Building Infrastructure As A Revenue Source
Most building owners and operators are very familiar with performance contracting. A contractor evaluates a building, develops a list of energy conservation measures (ECMs), quantifies the savings, and then guarantees the savings will pay for the ECMs within a predefined timeframe. There typically is little or no risk on the part of the building owner. Many successful performance contracts have been executed and will continue to be.
Smart strategies like performance contracting continue to be conceived, tested, and proven in the built environment. As the continuum of ideas and ways to think about energy efficiency evolves, I’d like to mention another compelling method of making buildings more energy efficient, comfortable, healthy, and safe. It’s a financial vehicle leveraging building infrastructure (HVAC, lighting, plumbing, and electrical systems) so that owners can generate revenue from it while also reducing their capital and operating budgets.
This paradigm of energy efficiency is similar to the idea of a landowner signing a gas lease and receiving revenue from those resources (extracted by the expert at extracting gas). In this case, a contractor would lease and operate the building infrastructure for a period of years or decades and sell realized energy efficiency to utilities and independent power producers.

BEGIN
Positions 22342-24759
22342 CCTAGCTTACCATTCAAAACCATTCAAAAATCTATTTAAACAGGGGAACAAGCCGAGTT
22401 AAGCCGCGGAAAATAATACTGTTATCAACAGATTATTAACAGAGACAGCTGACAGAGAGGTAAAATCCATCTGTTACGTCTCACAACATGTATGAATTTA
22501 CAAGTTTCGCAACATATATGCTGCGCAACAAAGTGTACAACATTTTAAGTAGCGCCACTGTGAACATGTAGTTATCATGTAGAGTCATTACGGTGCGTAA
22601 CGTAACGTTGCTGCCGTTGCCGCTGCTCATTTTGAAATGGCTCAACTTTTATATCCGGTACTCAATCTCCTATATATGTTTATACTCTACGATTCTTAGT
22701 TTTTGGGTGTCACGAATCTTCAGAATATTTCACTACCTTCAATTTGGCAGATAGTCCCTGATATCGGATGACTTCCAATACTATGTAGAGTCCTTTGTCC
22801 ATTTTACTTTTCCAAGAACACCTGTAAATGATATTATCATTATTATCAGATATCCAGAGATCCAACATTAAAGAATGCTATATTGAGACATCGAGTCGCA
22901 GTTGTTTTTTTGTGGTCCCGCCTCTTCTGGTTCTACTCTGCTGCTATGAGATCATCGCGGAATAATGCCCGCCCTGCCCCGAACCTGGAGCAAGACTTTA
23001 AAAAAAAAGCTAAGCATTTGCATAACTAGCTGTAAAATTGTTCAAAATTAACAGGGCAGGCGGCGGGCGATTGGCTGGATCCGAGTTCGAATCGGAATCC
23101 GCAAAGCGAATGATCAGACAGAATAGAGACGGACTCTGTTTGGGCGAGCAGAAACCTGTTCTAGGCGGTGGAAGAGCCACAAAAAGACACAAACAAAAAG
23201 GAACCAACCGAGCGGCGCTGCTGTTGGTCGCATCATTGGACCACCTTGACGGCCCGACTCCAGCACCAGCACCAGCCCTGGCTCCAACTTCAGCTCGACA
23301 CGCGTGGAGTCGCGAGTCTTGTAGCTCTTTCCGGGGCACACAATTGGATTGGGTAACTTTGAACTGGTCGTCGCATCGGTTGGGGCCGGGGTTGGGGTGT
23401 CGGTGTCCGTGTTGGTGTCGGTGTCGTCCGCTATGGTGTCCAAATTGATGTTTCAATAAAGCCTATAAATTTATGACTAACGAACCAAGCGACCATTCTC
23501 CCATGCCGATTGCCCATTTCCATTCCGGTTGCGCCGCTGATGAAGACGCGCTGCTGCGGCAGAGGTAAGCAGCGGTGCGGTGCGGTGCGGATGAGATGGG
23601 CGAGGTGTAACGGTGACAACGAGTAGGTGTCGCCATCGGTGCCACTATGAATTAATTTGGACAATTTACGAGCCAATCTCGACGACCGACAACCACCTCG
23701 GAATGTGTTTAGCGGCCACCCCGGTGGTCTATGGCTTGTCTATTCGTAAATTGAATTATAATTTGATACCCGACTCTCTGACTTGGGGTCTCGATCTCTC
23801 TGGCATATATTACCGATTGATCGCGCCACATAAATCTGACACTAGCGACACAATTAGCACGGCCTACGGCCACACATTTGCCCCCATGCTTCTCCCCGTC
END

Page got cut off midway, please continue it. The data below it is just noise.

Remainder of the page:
While positioning infrastructure as a resource in this way, the building owner also benefits from reduced capital and operating budgets because the contractor, per the lease, assumes responsibility for maintenance, repairs, and upgrades as part of its mission to generate energy efficiency.
This logic allows us to start thinking of infrastructure as an untapped, predictable, and readily available resource that a building owner can tap to achieve an exceptionally efficient building with increases in capital instead of expenditure.
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